What: Alberto Machado vs. Yuandale Evans, Junior LightweightsWhen: Oct. 27
How to Watch: HBO 10PM e.t.
Why You Should Care: To see if Alberto Machado can show you just how mean he is against a guy susceptible to getting hurt.
When Freddie Roach was asked about how Alberto Machado conducts himself in the ring, the onetime trainer of ear biter/attempted arm breaker Mike Tyson said simply “He’s mean. He’s f*cking mean.” And with 16 knockouts in 20 fights over guys with fight day records like 31-0, 22-1 and 16-1, the undefeated Puerto Rican has proven he’s not just mean in the ring, he’s very good in there too. With Puerto Rico still looking for its next boxing superstar, the mean man from San Juan may very well fit the bill.
Yuandale “Money Shot” Evans needs a new nickname. But in the ring, he’s a solid 20-1 fighter with his only loss coming to Javier Fortuna. Representing Cleveland Ohio, like Machado Evans is a southpaw but he doesn’t have anywhere near the power of the Puerto Rican (14 KOs of 21 opponents, mostly lesser fighters).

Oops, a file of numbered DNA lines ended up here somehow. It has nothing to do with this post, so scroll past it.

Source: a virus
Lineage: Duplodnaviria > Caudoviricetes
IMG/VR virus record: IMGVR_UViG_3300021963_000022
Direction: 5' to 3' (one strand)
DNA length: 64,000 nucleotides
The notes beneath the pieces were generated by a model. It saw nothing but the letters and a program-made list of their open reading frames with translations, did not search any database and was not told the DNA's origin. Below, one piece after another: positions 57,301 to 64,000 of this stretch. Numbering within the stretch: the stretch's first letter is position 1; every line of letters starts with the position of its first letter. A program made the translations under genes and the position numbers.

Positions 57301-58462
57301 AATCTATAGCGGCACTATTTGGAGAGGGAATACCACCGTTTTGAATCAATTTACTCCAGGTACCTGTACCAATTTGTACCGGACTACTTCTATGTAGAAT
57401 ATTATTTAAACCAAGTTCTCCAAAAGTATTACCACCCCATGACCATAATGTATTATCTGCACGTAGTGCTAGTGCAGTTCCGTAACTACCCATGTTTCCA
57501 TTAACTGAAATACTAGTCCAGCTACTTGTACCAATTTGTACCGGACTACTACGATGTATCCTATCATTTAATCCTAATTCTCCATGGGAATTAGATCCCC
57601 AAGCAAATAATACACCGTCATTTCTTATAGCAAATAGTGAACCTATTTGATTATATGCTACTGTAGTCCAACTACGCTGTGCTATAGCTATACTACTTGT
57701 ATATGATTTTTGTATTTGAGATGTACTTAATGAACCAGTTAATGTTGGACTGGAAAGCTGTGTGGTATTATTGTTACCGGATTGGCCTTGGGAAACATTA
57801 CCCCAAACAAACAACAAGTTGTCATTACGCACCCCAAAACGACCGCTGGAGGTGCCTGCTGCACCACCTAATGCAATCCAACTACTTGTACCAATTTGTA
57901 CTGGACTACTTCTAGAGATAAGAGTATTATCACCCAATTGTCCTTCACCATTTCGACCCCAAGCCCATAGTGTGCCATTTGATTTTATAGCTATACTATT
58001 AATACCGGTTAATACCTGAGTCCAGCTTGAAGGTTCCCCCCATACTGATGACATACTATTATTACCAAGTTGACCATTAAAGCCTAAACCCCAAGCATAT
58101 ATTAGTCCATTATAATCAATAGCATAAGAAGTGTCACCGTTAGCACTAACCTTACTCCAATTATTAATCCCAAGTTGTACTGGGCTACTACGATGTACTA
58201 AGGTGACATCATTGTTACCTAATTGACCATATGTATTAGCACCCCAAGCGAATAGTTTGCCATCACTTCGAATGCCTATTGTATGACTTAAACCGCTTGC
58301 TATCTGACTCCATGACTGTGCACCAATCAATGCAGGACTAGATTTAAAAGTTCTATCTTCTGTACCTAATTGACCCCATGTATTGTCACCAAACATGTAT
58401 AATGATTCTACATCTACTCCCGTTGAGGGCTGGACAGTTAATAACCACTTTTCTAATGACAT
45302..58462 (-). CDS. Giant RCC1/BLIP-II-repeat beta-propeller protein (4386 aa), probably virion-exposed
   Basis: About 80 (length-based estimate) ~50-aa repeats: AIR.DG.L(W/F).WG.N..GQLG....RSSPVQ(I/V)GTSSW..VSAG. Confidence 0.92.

The issue for Evans is that one loss. See, like Machado Fortuna was a hard hitting undefeated Southpaw, and he not only beat Evans, he starched him in the first round. Evans didn’t look great when touched by even grazing shots from a power puncher, so if a puncher like Machado can land on Evans like Fortuna did, then putting him out of his misery with one clean shot would be the nice thing for the mean guy to do.
What: Regis Prograis vs. Terry Flanagan, Junior WelterweightsWhen: Oct. 27
How to Watch: DAZN 10PM e.t.
Why You Should Care: To see if Terry Flanagan can slow down the Regis Prograis hype train, never mind stop it completely.